John and Judaism
The Old Testament in Archaeology and History

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Sweet Dreams? Interpreting Food in the Dreams of Pharaoh’s Cupbearer and Baker

By Diana Lipton

When you look at a familiar text through an unfamiliar lens, you see new things. Here’s an example. I did my PhD at Cambridge University on dreams in the book of Genesis (Lipton:1999). My focus was dreams in the patriarchal narratives (Abraham’s, Abimelech’s, Jacob’s, and Laban’s). Since they had already been subjected to the close reading I planned to conduct, I chose not to write about the dreams in the Joseph story. I read a lot about them, though, and thought I knew pretty much what there was to say. So I was surprised when, rereading the account of the dreams of the cupbearer and the baker (Genesis 40) through the lens of food, I saw dimensions of the story that were completely new to me. See complete essay

Resurrection in Early Judaism

By C.D. Elledge

From a later historical perspective, one of the most important concepts among Western Religions to have taken shape among early Jewish theologies was a confident hope in a literal resurrection from the dead. In Judaism, the hope accentuates the Second Benediction (Gevurot) of the Amidah, which glorifies the God of mighty deeds, whose unrivalled power can even revive the dead, keeping faith beyond death with all who sleep in the dust. Authors of the New Testament confided heavily in a future resurrection, one that was already assured by Christ’s own exaltation as the first of the resurrection of the dead (Acts 26:23; Rom 6:5; 1 Cor 15:12-28; 2 Tim 2:11). See complete essay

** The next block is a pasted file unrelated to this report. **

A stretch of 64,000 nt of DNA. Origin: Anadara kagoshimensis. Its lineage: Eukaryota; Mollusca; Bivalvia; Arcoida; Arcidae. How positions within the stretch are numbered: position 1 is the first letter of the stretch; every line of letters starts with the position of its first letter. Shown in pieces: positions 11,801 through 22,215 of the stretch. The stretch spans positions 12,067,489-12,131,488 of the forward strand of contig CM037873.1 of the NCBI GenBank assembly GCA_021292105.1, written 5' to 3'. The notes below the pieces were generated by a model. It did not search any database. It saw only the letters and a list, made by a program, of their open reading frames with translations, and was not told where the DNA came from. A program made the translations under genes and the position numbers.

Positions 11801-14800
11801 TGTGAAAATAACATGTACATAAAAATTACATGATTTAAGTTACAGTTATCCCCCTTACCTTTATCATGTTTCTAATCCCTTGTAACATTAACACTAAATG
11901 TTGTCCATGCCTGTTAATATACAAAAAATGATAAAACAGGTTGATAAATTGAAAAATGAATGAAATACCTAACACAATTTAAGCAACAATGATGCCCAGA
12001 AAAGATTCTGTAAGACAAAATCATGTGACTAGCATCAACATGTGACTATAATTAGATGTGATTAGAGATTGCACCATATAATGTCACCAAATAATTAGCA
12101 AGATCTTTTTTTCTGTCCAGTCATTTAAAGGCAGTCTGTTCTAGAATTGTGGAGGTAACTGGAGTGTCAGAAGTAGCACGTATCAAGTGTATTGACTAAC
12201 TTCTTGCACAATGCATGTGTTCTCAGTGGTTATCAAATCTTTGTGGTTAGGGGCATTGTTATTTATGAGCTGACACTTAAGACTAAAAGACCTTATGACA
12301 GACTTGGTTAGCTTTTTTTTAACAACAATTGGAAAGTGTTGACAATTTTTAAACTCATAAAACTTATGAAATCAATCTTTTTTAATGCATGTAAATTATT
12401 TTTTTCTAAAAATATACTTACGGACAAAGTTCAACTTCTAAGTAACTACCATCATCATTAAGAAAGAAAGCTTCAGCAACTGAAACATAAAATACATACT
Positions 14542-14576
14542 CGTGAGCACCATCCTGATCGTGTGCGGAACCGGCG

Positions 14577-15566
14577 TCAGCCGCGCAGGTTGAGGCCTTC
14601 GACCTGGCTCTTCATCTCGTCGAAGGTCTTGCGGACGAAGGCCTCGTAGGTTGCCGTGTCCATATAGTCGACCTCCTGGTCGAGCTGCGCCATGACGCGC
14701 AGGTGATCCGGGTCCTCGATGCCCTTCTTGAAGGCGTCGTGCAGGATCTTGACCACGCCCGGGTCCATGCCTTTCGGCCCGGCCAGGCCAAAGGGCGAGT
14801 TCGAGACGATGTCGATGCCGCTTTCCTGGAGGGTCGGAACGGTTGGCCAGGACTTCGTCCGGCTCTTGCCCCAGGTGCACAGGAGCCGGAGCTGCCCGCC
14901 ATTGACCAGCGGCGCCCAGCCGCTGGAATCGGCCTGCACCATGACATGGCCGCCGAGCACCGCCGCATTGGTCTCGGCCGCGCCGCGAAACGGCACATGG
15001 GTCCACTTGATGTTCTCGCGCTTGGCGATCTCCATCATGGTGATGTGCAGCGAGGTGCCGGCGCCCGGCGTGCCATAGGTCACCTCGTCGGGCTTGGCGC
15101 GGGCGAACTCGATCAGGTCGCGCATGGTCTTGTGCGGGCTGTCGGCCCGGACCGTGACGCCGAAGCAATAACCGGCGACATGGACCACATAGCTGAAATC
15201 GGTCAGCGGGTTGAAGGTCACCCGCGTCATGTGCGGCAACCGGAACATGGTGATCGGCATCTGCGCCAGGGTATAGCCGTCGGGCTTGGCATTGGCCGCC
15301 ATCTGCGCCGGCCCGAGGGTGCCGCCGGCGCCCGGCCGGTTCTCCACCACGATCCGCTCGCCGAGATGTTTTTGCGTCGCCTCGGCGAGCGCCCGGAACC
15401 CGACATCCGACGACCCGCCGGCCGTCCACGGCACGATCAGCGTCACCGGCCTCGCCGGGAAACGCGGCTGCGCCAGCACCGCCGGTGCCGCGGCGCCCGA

Reading the Hebrew Bible through Marginal/ized Female Characters

By Wil Gafney

The study of women and other female characters, i.e., goddesses, in the Hebrew Scriptures expanded significantly with the advent of feminism and womanism and the ensuing increased number of women pursuing academic studies in Hebrew Biblical studies and theological education. Carol Meyers famously observed that of the 1,426 personal names that appear in the Hebrew text, 1,315 are or are presumed to be male (Meyers, 1992). Even with the explosion of feminist and womanist biblical scholarship, a significant number of under-explored female characters remain. See complete essay

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In My View - Opinion

The Ancient Israelites through Archaeology, History and Text

By Paul V. M. Flesher

Why is it important to study the ancient Israelites, a people whose history was recorded in books more than 2000 years ago? The answer is as simple as it is powerful: they created monotheism, the worship of one god.

Israelite writings recorded the many interactions they had with their god over the first millennium BCE. Collected into the Jewish Hebrew Bible and then the Christian Old Testament, they became the foundation for three of the world’s major religions: Judaism, Christianity and Islam. Nearly half of the world’s population, at least its religious population, look to ancient Israel for their religious roots. See complete essay

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